Ferguson grand jury reaches decision
A grand jury has reached a decision regarding whether or not to indict Ferguson, Missouri police officer Darren Wilson over the fatal shooting of unarmed teenager Michael Brown.
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The Washington Post first reported on Monday afternoon that the grand jury has finally reached a decision after spending weeks receiving testimony and evidence concerning the August shooting death of Brown, 18.
"The Grand Jury hearing the Michael Brown/Darren Wilson investigation has reached a decision and it will be announced later today," Edward Magee, a spokesman for the St. Lois County Prosecuting Attorney's office, said in a statement.
According to the Associated Press, Brown family attorney Benjamin Crump also said the announcement will come within hours of the decision being reached.
BREAKING: Brown family attorney Benjamin Crump: Ferguson grand jury announcement coming Monday evening
— The Associated Press (@AP) November 24, 2014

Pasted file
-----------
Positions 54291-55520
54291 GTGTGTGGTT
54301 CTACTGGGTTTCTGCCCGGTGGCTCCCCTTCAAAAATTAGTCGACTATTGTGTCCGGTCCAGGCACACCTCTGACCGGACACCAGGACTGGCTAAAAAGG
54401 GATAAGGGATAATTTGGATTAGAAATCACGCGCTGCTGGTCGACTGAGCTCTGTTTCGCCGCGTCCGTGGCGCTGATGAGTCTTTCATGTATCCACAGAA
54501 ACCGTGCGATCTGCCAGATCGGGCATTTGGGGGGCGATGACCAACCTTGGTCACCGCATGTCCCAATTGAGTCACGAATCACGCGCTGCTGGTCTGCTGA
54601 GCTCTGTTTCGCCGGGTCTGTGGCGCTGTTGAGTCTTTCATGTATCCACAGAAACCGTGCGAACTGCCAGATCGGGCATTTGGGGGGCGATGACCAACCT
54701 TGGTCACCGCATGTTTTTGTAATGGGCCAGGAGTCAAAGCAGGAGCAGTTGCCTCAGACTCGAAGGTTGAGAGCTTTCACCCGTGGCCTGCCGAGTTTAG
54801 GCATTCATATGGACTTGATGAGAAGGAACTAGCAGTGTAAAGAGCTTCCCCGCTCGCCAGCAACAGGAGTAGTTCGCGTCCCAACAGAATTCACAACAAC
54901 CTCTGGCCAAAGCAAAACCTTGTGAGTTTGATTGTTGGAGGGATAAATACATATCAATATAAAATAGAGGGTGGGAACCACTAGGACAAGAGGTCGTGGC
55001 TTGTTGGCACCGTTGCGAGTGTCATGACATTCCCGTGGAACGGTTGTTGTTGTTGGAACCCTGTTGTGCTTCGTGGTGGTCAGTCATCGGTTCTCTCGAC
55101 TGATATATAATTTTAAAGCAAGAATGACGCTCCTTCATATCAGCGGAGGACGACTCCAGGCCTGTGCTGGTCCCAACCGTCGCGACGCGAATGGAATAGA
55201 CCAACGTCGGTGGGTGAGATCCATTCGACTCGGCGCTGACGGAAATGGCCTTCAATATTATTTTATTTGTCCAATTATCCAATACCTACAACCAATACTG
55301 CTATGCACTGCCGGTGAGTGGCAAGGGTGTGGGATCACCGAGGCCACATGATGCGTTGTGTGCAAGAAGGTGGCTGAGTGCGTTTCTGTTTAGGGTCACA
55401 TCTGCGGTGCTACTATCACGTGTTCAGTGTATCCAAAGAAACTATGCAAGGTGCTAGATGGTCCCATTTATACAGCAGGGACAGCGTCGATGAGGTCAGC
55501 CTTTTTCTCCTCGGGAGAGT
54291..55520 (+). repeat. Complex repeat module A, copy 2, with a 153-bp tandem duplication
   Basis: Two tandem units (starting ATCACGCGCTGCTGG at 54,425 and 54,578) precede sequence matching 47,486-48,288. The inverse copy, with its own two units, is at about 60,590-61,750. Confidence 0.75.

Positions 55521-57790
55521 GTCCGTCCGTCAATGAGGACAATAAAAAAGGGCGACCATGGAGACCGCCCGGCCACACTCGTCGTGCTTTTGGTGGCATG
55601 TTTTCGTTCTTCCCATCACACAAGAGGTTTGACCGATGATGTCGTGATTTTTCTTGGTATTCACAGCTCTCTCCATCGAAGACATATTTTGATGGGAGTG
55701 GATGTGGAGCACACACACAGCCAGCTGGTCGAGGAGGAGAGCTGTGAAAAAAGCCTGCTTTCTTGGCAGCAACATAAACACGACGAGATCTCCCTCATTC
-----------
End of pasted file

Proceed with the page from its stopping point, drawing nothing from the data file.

Depending on the grand jury’s findings, Wilson, 28, could face charges ranging from manslaughter to first-degree murder. At least nine of the twelve jurors must return an indictment in order for the Ferguson police officer to be charged.
Wilson fired six shots at Brown on August 9 in Ferguson, a small town of around 21,000 outside of St. Louis. The absence of charges filed in the initial aftermath and the handling of the situation by local police enforcement quickly propelled the story into the national spotlight, with protests in Ferguson and elsewhere waging a series of demonstrations in recent months.
dozen news vans parked outside Clayton courthouse waiting for #ferguson grand jury verdict pic.twitter.com/IlC4upVQix
— Zak Cheney-Rice (@zakcheneyrice) November 24, 2014
Last week, United States Attorney General Eric Holder called for peace from both protesters and police officers ahead of what could likely become a new wave of mass demonstrations. Missouri Gov. Jay Nixon had already declared a state of emergency and activated the National Guard in anticipation for any such unrest. In response to Monday's news, a spokesperson for the White House said President Barack Obama urges all potential protesters to demonstrate peacefully.
Other deadly altercations involving law enforcement officers and unarmed civilians have since garnered national attention on the heels of the August shooting death of Brown. Last week, an unarmed man considered by officials to be completely “innocent” was shot to death in a dark hallway by a New York Police Department officer; on Saturday, police in Cleveland, Ohio shot a 12-year-old boy holding a nonlethal airsoft gun, killing him.